Never fear, Lizzie's here!

I have been thinking about blogging all this week but to be honest, I didn't have anything even mildly tittilating or gossip-worthy to write about. I still don't, in fact, but seeing as it's my last day, I thought I should share.

Now, I've been in Japan for 9 months (cripes!) and my initial impressions have given way to more concrete judgments. So, I thought it was about time I again tried the things (well, food and drink mainly) which I instantly dismissed as being foul in taste, texture and colour.

Number one, Calpis. Tried on my first night in Tokyo. Really wasn't too sure. It's still rather strange, sweet and milky tasting. Kinda like if you took some cheap milky-buttery sweets and dissolved them in a gallon of water. It also says on the side of the bottle, I quote, "refresh and happy", which is kind of odd as I don't see milk or sweets as thirst-quenching in any way shape or form.

Number two, ume-boshi. Hated them at first but now I appreciate their eye-watering tanginess. Kinda like those sweets that were so sour they used to make your eyes water. Anyway, I find them quite palatable now in onigiri form. No more sweet comparisons either, I promise.

Number three, natto. I'm ashamed to say I have failed the natto challenge. I developed PTSD after my last encounter. And it smells like poo. And it made my tongue itchy. And it's getting near the end of the month so I'm not allowing myself to indulge in frivolities such as natto-eating challenges and going out for dinner every night (only 4 nights so far this week).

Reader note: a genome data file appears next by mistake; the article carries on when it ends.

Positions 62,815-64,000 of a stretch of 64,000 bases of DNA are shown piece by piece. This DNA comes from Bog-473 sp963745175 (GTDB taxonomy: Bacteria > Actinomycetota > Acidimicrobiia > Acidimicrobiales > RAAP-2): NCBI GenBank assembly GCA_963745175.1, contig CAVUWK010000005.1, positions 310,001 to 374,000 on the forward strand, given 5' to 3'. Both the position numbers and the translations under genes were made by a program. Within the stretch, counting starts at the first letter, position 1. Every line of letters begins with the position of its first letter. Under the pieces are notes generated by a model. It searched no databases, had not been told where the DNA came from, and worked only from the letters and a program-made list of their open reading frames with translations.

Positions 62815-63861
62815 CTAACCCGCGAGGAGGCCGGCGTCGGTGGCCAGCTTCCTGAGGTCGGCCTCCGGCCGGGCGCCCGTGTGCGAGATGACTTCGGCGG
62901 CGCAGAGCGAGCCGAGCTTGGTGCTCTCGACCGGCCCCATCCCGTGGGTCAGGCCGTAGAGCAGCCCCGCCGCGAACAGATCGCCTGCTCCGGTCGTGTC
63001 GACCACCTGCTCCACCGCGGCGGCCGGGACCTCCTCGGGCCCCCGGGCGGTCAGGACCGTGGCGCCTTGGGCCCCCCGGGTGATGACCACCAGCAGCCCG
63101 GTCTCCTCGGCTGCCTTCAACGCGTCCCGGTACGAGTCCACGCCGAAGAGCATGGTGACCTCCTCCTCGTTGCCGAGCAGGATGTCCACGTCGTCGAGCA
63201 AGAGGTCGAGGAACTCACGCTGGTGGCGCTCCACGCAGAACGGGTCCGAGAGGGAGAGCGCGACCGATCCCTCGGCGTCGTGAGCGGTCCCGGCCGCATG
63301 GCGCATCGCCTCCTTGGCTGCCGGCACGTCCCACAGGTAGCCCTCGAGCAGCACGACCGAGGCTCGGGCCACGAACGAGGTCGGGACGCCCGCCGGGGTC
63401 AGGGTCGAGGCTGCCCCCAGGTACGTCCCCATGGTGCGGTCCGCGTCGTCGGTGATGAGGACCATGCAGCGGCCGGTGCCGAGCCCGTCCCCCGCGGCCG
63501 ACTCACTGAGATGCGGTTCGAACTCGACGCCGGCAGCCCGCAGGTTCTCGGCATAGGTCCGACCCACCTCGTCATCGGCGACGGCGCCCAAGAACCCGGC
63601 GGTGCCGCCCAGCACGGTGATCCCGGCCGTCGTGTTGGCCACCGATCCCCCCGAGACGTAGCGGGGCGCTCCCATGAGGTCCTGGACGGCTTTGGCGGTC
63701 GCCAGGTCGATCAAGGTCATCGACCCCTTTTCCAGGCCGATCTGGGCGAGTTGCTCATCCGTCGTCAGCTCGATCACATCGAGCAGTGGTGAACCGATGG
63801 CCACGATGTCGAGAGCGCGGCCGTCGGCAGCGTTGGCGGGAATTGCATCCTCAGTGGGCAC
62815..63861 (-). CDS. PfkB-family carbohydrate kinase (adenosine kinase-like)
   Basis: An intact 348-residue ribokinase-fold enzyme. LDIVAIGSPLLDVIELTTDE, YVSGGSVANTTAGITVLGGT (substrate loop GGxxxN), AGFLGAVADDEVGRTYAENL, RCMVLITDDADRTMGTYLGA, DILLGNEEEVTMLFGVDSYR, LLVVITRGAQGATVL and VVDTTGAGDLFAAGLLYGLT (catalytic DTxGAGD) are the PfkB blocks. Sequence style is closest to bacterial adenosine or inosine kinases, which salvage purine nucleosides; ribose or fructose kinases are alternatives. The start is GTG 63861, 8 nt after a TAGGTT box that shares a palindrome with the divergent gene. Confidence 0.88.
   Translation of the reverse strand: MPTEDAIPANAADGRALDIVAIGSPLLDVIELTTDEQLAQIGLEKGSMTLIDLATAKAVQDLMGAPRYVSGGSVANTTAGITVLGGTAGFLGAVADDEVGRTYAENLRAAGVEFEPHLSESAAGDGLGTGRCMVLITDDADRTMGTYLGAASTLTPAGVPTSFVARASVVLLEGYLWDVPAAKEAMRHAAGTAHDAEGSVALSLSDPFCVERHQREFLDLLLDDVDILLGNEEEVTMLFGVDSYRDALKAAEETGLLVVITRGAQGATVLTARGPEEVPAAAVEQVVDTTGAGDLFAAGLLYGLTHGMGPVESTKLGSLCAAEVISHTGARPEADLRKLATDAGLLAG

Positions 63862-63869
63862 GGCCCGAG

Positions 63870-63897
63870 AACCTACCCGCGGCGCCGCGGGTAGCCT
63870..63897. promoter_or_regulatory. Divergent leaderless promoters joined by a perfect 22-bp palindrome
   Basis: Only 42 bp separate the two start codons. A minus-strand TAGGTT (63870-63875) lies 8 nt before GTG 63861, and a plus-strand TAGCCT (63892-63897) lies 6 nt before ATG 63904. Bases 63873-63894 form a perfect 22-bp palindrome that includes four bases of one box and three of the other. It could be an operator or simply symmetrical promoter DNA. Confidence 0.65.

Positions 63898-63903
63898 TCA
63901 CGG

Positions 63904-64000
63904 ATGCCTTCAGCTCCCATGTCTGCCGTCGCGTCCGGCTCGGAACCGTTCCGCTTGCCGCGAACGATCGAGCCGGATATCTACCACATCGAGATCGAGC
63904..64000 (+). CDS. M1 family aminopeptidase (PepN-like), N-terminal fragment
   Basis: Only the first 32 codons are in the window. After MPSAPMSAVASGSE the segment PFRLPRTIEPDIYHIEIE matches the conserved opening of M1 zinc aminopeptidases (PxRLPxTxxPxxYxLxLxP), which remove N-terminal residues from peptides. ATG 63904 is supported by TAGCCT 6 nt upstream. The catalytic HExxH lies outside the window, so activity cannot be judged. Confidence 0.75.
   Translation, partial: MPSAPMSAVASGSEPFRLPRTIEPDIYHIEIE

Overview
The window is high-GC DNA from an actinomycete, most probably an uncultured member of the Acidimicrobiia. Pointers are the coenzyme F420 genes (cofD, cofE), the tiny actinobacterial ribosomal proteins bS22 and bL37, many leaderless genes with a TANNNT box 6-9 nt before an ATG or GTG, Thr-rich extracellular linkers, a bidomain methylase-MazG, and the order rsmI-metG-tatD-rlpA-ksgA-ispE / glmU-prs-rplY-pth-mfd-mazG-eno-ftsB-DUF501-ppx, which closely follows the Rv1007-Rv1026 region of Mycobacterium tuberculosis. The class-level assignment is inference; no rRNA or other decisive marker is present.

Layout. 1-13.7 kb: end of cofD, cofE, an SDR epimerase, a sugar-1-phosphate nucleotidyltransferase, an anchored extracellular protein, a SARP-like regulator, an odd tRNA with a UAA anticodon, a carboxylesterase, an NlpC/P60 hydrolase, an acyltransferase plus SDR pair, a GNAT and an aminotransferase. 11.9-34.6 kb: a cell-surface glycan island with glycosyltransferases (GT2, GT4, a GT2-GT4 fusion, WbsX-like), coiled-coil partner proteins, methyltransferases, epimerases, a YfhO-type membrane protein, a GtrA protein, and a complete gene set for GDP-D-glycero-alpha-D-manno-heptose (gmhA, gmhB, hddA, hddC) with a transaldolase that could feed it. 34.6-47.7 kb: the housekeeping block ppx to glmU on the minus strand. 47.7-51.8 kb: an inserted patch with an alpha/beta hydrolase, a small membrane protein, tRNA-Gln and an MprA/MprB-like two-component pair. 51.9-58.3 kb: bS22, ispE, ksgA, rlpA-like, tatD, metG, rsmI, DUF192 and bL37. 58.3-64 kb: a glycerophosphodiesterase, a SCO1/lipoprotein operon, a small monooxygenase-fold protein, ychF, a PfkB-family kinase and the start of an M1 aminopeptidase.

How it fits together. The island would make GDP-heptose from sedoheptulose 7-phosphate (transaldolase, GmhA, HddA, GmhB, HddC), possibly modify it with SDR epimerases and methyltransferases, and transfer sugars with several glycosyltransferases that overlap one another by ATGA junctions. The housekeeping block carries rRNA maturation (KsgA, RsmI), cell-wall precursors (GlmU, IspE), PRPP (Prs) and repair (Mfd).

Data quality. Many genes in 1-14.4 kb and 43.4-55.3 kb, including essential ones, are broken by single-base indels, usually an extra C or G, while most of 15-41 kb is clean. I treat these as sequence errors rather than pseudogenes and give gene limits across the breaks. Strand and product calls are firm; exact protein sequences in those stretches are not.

Number four, goya. For something that looks like a knobbly cucumber, the astoundingly bitter flavour quite belies its innocent appearance. I haven't seen it anywhere outside of Okinawa but according to the JETs down there, you grow quite used to the taste and, would you believe it, actually start to crave it after a while.

Number five, sashimi. I love sashimi. In my tummy. Yum yum yum.

It makes me wonder if we have things in our countries that foreginers just can't stand. I know marmite / vegemite's a pretty common one, but the indigenous peoples are divided on that one anyway, so it doesn't really count.
I do remember meeting a couple of Italians on holiday once though who we persuaded to have an English breakfast. They weren't sure about it at all and sniffed all the food, ESPECIALLY the baked beans. Us Brits though, we can't can't get enough of 'em. Beans on toast? Bloody marvellous guvnor!! Gimme some brown sauce and grated cheddar and I'm in paradise. I honestly haven't met a Brit who didn't like them. In fact, we love 'em so much, one company decided to put them on pizza........much to the disgust of the Italians, I'm sure. Mama mia!! Fagioli!!